BMW’s flagship iX electric SUV has landed in Australia, and it’s outstanding.
The iX is not just another electric car from BMW. Although that’s not entirely fair to the German brand which has innovated with cars such as the i3 and i8. However, the iX comes at a time when the focus on electric cars couldn’t be hotter. EV chargers are popping up in suburbs and towns all over, sales of EVs have doubled worldwide in just the last 12 months, and there are new electric models hitting Australia every month, many under one hundred grand. So one wonders just how much impact BMW’s iX can do with its $135,900 before on-road costs starting price.
Well, as a showcase for the future of motoring from BMW and as a premium SUV in general, the iX is an outstanding statement.
The iX xDrive 50 Sport we’re driving is the current range-topper and costs $169,900. That’s a fair chunk of coin over something like a Tesla but there’s no comparison in quality. The styling is certainly distinctive, with brutal surfacing, a low shoulder line and enlarged kidney grilles setting the iX apart from just about anything on the road. The footprint is about the same as a BMW X5’s, but with a significantly lower roofline; in the metal the design isn’t quite as jarring as it might appear in pictures, but we’d stop short of calling it handsome. It is however rather striking.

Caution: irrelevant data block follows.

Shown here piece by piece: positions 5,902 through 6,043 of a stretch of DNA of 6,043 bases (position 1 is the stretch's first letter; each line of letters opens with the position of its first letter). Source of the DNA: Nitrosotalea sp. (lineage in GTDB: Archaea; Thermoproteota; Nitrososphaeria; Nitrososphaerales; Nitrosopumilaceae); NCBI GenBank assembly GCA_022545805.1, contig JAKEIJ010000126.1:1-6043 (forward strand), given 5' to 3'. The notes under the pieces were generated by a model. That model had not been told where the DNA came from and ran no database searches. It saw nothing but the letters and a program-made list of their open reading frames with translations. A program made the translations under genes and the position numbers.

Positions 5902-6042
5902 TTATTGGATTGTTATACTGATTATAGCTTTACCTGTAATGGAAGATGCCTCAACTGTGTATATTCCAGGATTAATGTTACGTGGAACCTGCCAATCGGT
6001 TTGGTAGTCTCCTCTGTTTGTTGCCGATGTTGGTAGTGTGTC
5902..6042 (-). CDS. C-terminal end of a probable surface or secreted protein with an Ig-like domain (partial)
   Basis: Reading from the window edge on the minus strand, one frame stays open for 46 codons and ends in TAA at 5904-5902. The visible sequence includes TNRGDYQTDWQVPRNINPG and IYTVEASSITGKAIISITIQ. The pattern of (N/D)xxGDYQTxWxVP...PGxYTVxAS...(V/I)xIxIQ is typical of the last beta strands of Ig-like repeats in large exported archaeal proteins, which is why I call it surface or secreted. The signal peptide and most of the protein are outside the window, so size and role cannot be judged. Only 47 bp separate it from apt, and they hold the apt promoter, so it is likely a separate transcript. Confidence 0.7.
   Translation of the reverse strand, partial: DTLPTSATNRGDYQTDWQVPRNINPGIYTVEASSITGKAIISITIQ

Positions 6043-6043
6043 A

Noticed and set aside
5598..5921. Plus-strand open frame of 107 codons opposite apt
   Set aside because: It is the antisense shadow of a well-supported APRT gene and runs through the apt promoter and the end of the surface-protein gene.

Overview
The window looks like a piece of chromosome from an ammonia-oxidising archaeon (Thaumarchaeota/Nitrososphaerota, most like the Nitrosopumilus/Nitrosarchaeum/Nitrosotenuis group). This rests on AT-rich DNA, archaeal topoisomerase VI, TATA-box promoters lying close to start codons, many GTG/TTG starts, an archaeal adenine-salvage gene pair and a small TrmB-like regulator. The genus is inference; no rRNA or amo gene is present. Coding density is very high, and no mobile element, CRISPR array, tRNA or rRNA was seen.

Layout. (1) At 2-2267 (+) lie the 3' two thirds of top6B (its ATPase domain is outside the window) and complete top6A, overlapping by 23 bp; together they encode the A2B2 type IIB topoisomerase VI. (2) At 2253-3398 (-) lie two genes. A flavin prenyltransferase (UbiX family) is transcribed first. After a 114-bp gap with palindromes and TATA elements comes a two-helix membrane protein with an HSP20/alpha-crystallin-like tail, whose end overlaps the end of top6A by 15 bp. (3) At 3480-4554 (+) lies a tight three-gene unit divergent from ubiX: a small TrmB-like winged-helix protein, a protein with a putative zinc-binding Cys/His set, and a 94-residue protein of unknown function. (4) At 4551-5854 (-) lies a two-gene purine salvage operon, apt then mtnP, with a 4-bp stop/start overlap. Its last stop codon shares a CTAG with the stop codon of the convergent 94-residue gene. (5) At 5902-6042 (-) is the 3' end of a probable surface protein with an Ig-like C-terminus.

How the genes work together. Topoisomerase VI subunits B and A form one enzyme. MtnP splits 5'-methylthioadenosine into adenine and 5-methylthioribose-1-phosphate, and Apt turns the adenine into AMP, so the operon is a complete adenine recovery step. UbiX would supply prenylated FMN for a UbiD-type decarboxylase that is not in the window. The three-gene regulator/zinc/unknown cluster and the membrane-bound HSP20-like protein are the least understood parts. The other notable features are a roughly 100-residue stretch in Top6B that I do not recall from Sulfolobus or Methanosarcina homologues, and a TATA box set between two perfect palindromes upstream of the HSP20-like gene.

Step inside the iX and the cabin is much more cohesive. The dashboard slopes down from a low scuttle, which coupled with the lack of a transmission tunnel and a panoramic glass roof, gives a pleasingly airy ambience. Material quality is extremely high, with soft quilted leather and metal trim, and BMW was intent on minimising clutter, so the dashboard is almost entirely clear of buttons.
Instead, the main controls can be found on a floating centre console, which features a crystal-glass volume dial, gear selector and iDrive controller, with buttons integrated into a smooth touch-capacitive wood-veneer panel. It provides an appealing incongruity in what is BMW’s most technologically advanced interior to date.
The iX offers 20 times more computing power than any previous BMW, and introduces the marque’s new iDrive 8 infotainment system. It brings new features such as 5G connectivity, mixed-reality satellite navigation and Digital Key Plus, which uses your smartphone in place of a conventional key. There’s also a handy little slot on the floating centre console that lets you stand a phone (or tablet) upright.
The seamless, curved display takes centre stage inside and houses a 14.9-inch infotainment screen alongside a 12.3-inch digital instrument panel. Graphics are extremely crisp, and the interface is responsive to operate, whether that be through touch or the rotary dial. With so many functions, however, it can seem at first to be difficult to navigate the myriad of icons and sub-menus while on the move, but after our week of testing with the BMW iX, it became an easy task.